Breaking the Long Silence : Mamoru Eto


Mamoru Eto is 107. He lives at the Minami Keiro Nursing Home, near Lincoln Park northeast of downtown Los Angeles, where the residents eat Japanese meals, are entertained with Japanese songs and are cared for by a mostly Japanese staff.

Like Eto, many of the other residents were interned during the war and have received their apologies and reparations checks. But Eto has the distinction of being the first among them--in fact, the first in the country--to be paid.

Born into a samurai family, Eto won medals in the Russo-Japanese War of 1904 and taught physical education at a missionary school before heading to America in 1919, intending to study at a school in Massachusetts.


Eto planned to go back to Japan after a few years and become a professor. But when he arrived in San Francisco, he was moved by seeing impoverished railroad laborers who had come to the United States planning to make money and return to their homelands, but who ended up gambling their earnings away every night.

Then and there, he recalled, he decided to be a minister.

He worked on a farm, preached on the side, and sent for his wife, Kura, and his 3-year-old daughter, Hitoko, who now goes by the name of Helen. The Etos eventually had 10 children and settled in Pasadena.

Kura took care of the children while Eto supported the family through gardening jobs. On weekends, he delivered sermons at the First Japanese Nazarene Church, which he established “in our living room,” said Helen, 75, who served as interpreter for the interview.

Kura Eto returned to Japan in 1936 because of illness and died there during World War II. At the start of the war, Helen and two other adult Eto children decided to leave the West Coast on their own, which the government briefly allowed as an alternative to internment.

Mamoru Eto and the other seven children were sent to the Tulare Assembly Center in Central California in the spring of 1942. There they lived in stables while more permanent camps were being built. After about five months, they were put on a train to the camp at Gila River, Ariz., where they would spend another two years.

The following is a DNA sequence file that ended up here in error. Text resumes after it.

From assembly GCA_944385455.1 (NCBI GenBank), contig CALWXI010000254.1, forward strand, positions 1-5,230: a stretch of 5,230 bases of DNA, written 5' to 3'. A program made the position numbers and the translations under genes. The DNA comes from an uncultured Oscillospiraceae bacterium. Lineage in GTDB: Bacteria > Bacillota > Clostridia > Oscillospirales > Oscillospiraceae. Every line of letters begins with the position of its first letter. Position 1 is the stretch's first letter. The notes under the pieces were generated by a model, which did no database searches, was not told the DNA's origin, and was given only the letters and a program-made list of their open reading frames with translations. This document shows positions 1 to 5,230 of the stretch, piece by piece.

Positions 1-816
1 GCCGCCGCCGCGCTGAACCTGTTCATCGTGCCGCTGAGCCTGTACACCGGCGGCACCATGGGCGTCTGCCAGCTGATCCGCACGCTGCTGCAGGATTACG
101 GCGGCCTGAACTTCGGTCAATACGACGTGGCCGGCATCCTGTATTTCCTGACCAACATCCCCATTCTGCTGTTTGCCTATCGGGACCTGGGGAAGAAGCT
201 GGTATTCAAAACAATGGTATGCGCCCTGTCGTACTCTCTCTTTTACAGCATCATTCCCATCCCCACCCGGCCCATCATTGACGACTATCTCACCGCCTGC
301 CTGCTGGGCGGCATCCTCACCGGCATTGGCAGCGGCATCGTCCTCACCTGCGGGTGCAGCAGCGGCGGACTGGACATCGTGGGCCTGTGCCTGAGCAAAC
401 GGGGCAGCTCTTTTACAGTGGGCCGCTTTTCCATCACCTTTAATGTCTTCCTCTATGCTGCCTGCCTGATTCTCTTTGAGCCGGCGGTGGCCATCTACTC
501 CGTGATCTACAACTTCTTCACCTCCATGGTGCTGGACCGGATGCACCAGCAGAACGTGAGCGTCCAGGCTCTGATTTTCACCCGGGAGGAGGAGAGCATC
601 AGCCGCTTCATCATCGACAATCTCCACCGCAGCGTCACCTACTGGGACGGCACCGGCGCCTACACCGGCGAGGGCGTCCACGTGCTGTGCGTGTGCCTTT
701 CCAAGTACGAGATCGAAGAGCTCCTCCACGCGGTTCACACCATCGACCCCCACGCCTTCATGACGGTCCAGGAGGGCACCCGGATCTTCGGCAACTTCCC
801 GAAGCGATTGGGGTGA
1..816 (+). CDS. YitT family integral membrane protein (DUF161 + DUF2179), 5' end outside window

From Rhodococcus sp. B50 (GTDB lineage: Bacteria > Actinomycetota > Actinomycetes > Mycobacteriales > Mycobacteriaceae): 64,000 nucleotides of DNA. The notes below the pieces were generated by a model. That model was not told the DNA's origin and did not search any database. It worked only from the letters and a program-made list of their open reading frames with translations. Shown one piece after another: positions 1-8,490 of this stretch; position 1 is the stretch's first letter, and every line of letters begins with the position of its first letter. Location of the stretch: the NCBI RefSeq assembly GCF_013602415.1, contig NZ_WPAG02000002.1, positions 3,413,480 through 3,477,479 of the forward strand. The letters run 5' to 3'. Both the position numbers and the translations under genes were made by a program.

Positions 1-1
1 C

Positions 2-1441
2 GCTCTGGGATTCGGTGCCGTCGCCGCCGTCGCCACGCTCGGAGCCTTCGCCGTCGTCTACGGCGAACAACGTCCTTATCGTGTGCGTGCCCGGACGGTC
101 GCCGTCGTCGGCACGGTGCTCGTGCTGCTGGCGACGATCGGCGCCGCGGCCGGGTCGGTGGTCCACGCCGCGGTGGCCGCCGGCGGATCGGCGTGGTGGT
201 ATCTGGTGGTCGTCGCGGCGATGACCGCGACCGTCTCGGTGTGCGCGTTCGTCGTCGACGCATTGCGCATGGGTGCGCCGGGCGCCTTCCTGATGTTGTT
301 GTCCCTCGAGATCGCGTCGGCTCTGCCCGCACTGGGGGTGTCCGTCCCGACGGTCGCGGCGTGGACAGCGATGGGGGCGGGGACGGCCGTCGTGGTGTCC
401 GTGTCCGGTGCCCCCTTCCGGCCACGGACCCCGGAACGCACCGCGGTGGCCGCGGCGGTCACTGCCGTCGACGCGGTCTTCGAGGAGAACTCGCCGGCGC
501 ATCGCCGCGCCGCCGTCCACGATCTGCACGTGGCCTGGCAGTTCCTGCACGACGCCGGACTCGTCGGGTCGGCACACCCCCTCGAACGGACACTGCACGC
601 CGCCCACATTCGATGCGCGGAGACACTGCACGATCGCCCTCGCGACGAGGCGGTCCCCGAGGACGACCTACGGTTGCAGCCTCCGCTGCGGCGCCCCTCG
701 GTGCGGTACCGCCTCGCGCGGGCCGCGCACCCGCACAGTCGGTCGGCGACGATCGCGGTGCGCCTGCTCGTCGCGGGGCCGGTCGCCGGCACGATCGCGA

Eto set out to make the best of the inhospitable conditions. The camp grounds were barren, so he dug up saplings from a nearby riverbank and replanted them near the barracks. To escape the heat, he dug a den in the crawl space under their quarters, put a desk and chair there, and used it as a study.


And, naturally, he started church services and a Sunday school at the 13,340-person camp, and wrote shigin poetry with religious themes.

Helen, who had settled in Salt Lake City, visited a few times. “It was horrible,” she said. “It was so hot.”

Eto’s son David, then 10, went to school, played baseball, basketball and other sports and invented games with his friends. “We rolled rocks down the hill, big boulders,” he recalled in a phone interview.

The boy found his father no longer the commanding disciplinarian he used to be, now that the War Relocation Authority was setting all the rules and schedules. “(The children) were pretty much on our own,” David said. But he added: “It was a pretty constrained environment. There (was) not a lot of trouble you (could) get into, as a 10-year-old.”